Lawrence Arabia a home grown hero
The Rolling Stones, Iggy Pop, Marilyn Manson. Auckland Town Hall has hosted them all, big and small over the past 100 years. And no doubt, most of them have gone down a treat. But there is something to be said for a home grown hero telling tales of the Kiwi way of life in a three minute pop song.
Lawrence Arabia can usually be pinned down to one man: the utterly, awkwardly charming James Milne. But in this, the first official outing (in Auckland, at least) of his new album The Sparrow, it felt like the moniker belonged to not only Milne, but also his band of merry men beside him on stage.
As the troop brought the album to life, the Grand Hall went collectively weak at the knees, awash with luscious four-part harmonies, a driving rhythm section, the sound of musicians swapping instruments like they were swapping something far less difficult, and a string section who peppered it all with something quite perfect for the setting.
And punctuating all of this was, of course, the clever, funny, mesmerising songs of Milne. And they were surprising. You hear them, over and over through headphones or car stereos, and they are obviously lovely. But in a setting as grand as the Town Hall, with a band of young men dressed like 1960s pop stars, their true wit is revealed. Turns out, ladies and gentlemen, Mr Milne has a bit of a lyrical funny bone to go along with a wry vocal delivery.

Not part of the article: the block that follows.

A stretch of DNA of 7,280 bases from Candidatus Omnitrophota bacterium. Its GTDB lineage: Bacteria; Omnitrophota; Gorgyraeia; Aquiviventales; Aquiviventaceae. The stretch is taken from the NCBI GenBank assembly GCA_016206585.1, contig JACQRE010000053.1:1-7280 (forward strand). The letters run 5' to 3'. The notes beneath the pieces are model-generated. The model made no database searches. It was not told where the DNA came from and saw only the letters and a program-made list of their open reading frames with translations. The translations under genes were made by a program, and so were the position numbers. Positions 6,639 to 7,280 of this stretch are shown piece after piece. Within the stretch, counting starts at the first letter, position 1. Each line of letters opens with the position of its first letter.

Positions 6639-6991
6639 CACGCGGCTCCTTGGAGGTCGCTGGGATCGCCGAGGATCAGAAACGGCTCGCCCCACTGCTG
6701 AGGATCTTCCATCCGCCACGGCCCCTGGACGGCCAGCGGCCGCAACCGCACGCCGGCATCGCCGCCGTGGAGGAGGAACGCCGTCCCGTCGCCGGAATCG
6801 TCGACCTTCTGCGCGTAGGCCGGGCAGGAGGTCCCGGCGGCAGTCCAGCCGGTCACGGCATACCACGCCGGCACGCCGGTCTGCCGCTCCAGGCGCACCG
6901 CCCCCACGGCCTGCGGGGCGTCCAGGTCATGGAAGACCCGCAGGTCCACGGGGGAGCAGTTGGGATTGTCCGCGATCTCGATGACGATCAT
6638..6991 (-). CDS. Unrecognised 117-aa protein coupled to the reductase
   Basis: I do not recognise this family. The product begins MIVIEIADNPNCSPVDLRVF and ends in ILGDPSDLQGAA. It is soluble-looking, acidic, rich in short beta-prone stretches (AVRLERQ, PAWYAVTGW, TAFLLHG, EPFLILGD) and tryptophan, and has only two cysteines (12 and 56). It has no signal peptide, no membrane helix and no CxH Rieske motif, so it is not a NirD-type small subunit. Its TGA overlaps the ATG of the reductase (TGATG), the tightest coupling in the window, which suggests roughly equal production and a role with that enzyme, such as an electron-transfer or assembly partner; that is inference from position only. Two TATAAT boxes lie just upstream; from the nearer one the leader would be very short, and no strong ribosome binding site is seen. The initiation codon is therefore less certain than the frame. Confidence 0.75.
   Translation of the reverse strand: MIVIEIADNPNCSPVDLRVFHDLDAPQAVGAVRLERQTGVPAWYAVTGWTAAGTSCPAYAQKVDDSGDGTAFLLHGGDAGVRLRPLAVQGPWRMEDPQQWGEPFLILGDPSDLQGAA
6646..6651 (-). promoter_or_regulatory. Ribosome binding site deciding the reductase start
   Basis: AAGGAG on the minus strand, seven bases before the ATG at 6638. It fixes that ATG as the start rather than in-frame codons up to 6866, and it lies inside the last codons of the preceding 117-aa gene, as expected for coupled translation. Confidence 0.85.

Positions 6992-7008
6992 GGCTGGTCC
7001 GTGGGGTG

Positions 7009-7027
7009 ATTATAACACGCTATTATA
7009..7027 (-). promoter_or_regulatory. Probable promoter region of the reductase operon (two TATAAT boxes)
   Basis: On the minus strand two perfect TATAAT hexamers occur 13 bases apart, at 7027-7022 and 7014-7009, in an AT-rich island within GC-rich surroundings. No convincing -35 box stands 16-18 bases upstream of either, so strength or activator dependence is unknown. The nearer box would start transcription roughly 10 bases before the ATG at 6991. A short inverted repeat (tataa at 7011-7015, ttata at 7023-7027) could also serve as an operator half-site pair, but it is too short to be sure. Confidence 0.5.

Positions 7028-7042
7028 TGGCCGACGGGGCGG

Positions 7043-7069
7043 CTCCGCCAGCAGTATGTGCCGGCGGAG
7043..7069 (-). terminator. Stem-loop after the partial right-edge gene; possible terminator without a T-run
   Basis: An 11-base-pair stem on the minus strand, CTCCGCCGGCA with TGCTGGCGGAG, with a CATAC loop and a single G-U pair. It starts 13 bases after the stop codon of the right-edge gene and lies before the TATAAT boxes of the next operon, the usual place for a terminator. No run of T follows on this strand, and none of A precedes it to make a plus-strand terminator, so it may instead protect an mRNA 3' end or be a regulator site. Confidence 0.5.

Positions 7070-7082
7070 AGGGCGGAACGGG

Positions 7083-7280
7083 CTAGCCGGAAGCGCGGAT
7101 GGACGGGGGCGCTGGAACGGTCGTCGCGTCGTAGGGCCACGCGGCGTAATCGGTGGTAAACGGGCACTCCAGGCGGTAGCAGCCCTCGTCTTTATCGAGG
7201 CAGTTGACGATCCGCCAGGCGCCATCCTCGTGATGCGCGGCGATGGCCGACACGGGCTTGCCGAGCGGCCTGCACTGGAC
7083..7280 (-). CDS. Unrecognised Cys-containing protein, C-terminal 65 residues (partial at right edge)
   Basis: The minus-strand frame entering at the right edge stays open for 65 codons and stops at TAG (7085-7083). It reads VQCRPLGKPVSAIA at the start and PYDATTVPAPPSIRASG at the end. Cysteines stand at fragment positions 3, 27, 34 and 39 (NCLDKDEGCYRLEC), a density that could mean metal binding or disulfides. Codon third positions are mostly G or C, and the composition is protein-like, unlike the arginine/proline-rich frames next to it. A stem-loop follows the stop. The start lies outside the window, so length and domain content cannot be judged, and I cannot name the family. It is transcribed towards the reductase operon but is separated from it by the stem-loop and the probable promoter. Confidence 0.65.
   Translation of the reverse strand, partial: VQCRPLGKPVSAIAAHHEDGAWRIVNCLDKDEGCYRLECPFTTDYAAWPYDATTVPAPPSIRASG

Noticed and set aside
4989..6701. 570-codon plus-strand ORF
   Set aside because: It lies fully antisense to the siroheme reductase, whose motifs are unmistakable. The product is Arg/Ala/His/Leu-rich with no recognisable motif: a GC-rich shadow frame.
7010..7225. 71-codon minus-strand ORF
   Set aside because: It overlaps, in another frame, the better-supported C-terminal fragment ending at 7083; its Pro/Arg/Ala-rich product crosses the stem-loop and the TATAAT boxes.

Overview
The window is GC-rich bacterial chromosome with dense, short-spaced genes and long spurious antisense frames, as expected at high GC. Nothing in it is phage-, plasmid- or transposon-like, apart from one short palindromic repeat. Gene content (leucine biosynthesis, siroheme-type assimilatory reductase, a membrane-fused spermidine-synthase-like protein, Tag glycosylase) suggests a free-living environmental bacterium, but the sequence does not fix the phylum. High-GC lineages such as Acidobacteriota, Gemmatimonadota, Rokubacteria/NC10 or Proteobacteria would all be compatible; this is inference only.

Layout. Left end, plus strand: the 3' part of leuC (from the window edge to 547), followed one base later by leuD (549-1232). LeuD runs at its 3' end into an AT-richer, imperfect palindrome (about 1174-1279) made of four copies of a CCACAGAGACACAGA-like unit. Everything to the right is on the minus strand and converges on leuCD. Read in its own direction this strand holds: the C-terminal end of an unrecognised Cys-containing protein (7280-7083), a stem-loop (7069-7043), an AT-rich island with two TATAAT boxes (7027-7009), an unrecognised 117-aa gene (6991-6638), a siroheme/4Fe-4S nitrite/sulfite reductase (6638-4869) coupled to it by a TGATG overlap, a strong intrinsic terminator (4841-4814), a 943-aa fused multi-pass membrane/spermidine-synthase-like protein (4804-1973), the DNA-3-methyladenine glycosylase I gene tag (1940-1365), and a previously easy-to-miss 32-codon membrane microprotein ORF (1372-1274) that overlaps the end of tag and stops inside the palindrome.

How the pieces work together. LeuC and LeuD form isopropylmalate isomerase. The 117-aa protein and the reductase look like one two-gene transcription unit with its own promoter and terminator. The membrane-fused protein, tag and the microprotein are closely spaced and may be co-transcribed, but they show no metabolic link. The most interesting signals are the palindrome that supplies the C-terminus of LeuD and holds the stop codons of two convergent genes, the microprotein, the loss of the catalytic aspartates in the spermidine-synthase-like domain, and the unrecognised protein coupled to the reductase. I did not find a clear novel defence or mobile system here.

Dream Teacher, with its cheeky lyrics, had the crowd laughing out loud. But it was songs like the beautiful Bicycle Riding that caused not a soul to move as it unfolded, all piano, strings and harmonies.
It was a shame then, that from the seats looking down onto the cabaret-style tables dotted around the floor, the sound was hollow and empty, at least to begin with.
But as The Sparrow wound its way through to its end, the sound improved, and the audience were well and truly along for the ride. By the time the Silver Scroll-winning Apple Pie Bed came around, you could not stop the audience from jumping up and delivering some of the "embarrassing drunk dancing" the front man kindly suggested. It was as if the room had become the setting for a summer BBQ, all singing and dancing and fun.
Again this show proved just why the Town Hall is a delight, but more importantly, it left a crowd unable to stop smiling, as they ventured into the night.